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PPI (Pixels Per Inch) settings are not used in web images. Images on the web, retina displays or otherwise, are displayed by their pixel dimensions (width and height) not any PPI/DPI setting. In fact, many web images such as png, gif, jpg may not even store a ppi setting in their internal data and rely on width and height settings. A 100 pixel x 100 pixel ...


38

The only definitive answer to this question is: Ask your vendor. Every vendor, every printer, every t-shirt maker, etc will have their own particular preferences as to how they want to receive files and how they want them set up. Discussing this with your vendor before you begin is crucial to ensure that the process goes smoothly. The general rules of ...


26

(I am answering to the body of your question, please split this question into 2 things) Screens are way better, lets look at things: You can choose colors as you wish (even if you restrict palette). Your colors aren't smudged across 3 pixels* (Like Amiga) and your palette can actually make sense. Old games were designed with shoestring memory budgets** ...


21

A pixel is a pixel is a pixel. Resolution (as in PPI/DPI) is meaningless* in a digital context, the only time it is meaningful is when you are printing (or otherwise transferring to a physical medium) your image. A 100 × 100 pixel image saved at 72PPI will show on your screen exactly the same as the same as a 100 × 100 pixel image saved ...


21

I suspect that you are seeing realism by chaos. If you take a good look at, for instance, the radishes in the lower right, you will notice that they differ. In this case, by mirror imaging, and position variation. The two rows of beans sprouts on the left also have two distinct images to start with (but didn't mirror image one of them). One needed trick ...


18

The PPI doesn't really matter if you use pixels as units; 1000x1000 pixels at 300 or 72ppi will still be 1000x1000 pixels. But when you change the units to inches, then you'll notice one is smaller than the other; there will be be more pixels per inch as the name says. As you mentioned, PPI is more for printing, but it can also now be used as a reference for ...


17

On a normal monitor imaging element is in a square matrix. We then call the aspect ratio of that pixel 1. Aspect ratio is just the width/height. A aspect ratio of 1 is a square and a aspect of 16/9 is elongated. In the case of monitors we have 2 separate aspect ratios the ratio of the monitor and the shape of each pixel, called pixel aspect ratio. These two ...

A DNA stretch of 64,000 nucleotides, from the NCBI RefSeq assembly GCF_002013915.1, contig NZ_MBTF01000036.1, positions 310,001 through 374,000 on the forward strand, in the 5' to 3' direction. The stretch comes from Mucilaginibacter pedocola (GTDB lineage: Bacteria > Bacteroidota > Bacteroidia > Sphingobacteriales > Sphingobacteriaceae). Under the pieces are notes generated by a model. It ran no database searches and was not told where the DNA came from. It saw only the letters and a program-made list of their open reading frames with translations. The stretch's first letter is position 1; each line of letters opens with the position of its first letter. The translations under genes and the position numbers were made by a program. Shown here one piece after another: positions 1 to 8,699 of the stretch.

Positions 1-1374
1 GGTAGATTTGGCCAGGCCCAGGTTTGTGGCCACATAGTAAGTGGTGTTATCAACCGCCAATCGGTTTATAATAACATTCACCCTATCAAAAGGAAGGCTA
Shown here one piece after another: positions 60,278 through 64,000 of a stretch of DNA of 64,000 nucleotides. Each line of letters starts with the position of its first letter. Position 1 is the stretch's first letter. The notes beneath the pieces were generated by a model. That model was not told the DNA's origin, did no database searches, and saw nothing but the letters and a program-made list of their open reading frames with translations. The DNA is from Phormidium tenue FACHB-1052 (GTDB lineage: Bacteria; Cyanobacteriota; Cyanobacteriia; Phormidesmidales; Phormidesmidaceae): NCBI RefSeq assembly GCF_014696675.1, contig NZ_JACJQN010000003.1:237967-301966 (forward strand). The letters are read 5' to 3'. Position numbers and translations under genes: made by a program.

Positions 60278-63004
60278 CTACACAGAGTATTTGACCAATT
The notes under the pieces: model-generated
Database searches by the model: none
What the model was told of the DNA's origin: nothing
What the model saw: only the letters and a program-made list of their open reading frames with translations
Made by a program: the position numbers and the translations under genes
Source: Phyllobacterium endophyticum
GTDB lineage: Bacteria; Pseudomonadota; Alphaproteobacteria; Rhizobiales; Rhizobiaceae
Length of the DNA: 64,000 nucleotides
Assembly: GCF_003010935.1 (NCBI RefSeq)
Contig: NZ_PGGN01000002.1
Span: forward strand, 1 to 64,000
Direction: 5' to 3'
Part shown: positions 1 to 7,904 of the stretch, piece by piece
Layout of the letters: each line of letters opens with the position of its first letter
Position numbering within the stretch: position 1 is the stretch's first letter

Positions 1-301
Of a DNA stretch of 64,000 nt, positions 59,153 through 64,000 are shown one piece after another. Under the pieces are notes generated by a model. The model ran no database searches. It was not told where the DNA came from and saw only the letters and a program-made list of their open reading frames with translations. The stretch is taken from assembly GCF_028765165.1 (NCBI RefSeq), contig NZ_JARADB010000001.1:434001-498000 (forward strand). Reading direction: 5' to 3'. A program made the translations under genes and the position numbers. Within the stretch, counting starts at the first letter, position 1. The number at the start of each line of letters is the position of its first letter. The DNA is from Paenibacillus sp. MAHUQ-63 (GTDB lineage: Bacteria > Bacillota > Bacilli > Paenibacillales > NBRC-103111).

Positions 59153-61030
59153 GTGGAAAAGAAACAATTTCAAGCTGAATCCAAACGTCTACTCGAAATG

14

The DPI of the image itself is not really that important. What is important is how big you will print the image and what kind of press/printer will be used to print it. This is why: DPI, dimensions and pixels The dimensions of an image can be specified in 2 different ways. Indicate DPI and dimensions in inches (or cm) Indicate dimensions in pixels (or ...


12

Not exactly, but... ... there is a way to achieve the effect you describe. Apparently you can change the scaling mode for smart objects, but it's a global setting that takes effect for newly created Smart Objects: Preferences > General > Image Interpolation. So the procedure is like this: Open your background image Set Preferences > General > Image ...


12

Millimeters, inches, centimeters, picas.. all do not translate universally to pixel sizes. Pixels are not a physical object, there's no measured size for a pixel. Physical measurements only relate to printed materials, never anything on screen. You need to ask your client if a pixel size is acceptable. Perhaps show him/her what 71mm would be at 72ppi (...


11

Designing a graphics for a header is not just designing the image, but knowing how the header will look overall. If you provide only the image, there is a chance the other person making the website put just a tini little version, or a deformed one for example. So the first step is to prepare a canvas simulating diferent screen devices, let's say: 1920 width,...


11

No this is not possible. To be entirely sure I went through every option that the layer has. A workaround might be setting up guides with the size you want the pixels to be and then using the Pencil tool to fill them.


11

No. I'd approach it one of these two ways: Use a multiplier for your pixel brush size, and just use nearest neighbour interpolation to resize your image to the correct size without deforming it. (let's say you had to blow up your pixel art 10x, just use a 10px square brush). You can always have a second view zoommed out to simulate the final size. ...


11

As I've previously said here and here... PPI is not an inherent property of an image. There is no such thing as a 300PPI image, or a 72PPI image. PPI is just a useful measurement for determining the print size of an image. Which means PPI is completely irrelevant unless accompanied by physical dimensions. If someone says "Can we have that image ...


10